Insects on the menu

    Crawling animals crawl on to menus

    But what is so sustainable about beetle management? Compared to animal husbandry, insect farming requires much less land and water, and greenhouse gas emissions are much lower. Insects require very little food and can themselves be used as sustainable food for animals and fish. Increasingly, they are used in high-end cuisine – this Bangkok restaurant eats winged ants with fish.

  • Founders of the start-up for edible insects cook insect ramen in the laboratory

    Insects on the menu

    An alternative to palm oil?

    Biteback, an Indonesian start-up, has promoted insects as a nutrient-rich, sustainable alternative to palm oil, the cultivation of which has been criticized for its environmental impact, particularly in Indonesia and other Southeast Asian countries. The founders pictured here who make insect ramen emphasize that insects are nutritious and high in fatty acids, proteins and minerals.

  • Lollipops made with insects are on a table

    Insects on the menu

    Worm lollipop

    Global meat demand is expected to increase by more than 75 percent by 2050. The amount of agricultural land and animal feed required for such production means that the need for credible protein alternatives will increase in the years to come. Entomophagy enthusiasts point to the culinary flexibility of insects – an example of products such as the worm and cricket lollipop shown here.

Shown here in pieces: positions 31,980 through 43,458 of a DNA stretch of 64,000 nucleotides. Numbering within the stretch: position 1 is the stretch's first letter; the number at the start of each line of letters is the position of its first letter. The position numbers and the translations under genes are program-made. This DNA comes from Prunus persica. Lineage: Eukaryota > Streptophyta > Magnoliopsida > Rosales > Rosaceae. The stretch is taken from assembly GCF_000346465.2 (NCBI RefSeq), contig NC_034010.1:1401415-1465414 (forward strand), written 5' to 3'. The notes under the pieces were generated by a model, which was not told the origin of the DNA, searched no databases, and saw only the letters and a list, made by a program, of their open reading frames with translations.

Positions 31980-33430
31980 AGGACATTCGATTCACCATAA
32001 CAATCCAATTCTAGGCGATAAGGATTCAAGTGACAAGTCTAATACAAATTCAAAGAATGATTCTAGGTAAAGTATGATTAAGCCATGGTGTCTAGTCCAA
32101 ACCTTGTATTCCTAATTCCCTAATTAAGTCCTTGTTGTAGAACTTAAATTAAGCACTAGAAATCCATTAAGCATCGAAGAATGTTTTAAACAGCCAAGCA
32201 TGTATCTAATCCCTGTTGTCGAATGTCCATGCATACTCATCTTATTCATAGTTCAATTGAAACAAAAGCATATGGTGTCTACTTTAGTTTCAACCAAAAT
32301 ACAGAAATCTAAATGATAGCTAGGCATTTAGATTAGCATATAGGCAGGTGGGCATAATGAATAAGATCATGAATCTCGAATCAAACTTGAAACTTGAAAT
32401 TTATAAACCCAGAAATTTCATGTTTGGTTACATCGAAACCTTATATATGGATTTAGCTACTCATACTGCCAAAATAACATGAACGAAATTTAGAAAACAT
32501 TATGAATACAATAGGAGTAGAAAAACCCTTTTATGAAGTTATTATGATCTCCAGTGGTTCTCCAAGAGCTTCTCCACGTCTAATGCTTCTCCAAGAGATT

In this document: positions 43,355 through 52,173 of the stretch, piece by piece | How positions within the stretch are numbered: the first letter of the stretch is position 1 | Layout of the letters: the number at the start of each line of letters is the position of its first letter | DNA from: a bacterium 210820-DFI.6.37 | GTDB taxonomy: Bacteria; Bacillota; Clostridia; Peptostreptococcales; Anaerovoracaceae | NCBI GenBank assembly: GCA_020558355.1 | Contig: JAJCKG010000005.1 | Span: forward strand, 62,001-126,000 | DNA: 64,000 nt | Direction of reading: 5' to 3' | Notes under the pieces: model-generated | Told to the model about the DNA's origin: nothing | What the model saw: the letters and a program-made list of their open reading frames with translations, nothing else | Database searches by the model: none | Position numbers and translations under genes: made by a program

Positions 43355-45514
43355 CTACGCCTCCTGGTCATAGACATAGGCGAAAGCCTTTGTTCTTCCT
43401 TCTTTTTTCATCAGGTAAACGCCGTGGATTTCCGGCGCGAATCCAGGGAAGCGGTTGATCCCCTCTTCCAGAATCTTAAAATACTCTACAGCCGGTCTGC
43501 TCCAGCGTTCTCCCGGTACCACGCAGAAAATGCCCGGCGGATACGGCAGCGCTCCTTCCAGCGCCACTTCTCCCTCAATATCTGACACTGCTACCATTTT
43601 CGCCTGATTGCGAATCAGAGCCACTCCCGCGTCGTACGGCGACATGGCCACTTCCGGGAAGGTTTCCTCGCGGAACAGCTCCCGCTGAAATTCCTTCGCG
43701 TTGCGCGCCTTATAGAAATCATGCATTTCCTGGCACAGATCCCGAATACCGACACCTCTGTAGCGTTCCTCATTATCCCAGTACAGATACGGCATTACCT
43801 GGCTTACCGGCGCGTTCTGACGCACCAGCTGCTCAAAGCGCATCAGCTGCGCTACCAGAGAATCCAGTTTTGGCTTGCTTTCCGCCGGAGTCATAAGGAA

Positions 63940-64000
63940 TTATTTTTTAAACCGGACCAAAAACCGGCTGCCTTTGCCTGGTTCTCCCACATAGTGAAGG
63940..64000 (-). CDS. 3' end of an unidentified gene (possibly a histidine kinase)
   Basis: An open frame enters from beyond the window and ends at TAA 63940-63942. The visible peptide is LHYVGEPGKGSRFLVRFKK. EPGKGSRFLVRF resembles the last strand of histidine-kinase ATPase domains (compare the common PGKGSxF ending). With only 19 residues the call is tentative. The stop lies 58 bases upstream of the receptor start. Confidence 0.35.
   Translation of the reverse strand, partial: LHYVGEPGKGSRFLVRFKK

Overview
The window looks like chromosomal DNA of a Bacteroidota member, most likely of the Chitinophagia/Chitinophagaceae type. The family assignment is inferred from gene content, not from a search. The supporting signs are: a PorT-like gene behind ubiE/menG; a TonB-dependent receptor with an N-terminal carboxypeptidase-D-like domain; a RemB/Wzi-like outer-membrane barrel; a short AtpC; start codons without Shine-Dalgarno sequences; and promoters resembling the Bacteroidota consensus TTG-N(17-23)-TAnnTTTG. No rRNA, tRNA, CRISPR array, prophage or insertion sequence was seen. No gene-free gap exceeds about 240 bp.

• A woman eats a piece of cake with roasted male bees

    Insects on the menu

    Eat a bee or not to eat a bee

    While insectivores may be a huge part of the future of food, a lot of development is needed in this sector. In an attempt to pamper the palate, unusual meals – like this cake with roasted bees that is eaten at a Berlin environmental fair – are tried out. With the pressure on bee populations themselves around the world, more practical insect-based meals may need to be devised.

    Author: Arthur Sullivan


Insects were highlighted as being more sustainable alternative Meat protein as it uses less water, less land and produces fewer greenhouse gas emissions.

In addition to the continued barcode work, Van Asch plans to provide funding for pilot projects to test how households in South Africa can set up small farms. The results of her research with Egan will help determine which species might be suitable.

A study This year, the University of Bonn came to the conclusion that while insect breeding has growth potential as a sector, more research is required on the suitability of the species and the investment and political framework conditions required for this.

However, Egan believes that combining traditional knowledge from areas like Limpopo with scientific data could help identify which species could be commercialized. For example, these soldier termites, which occur year round, would be a better choice than the seasonal flying termites.

Boima plans to start selling its termite protein bars soon and eventually hopes to employ others in the area. He is also interested in teaching people the value of this traditional knowledge. “We need to know that these insects are very important to our culture and that we can live because of them,” he said. “So we have to take care of them.”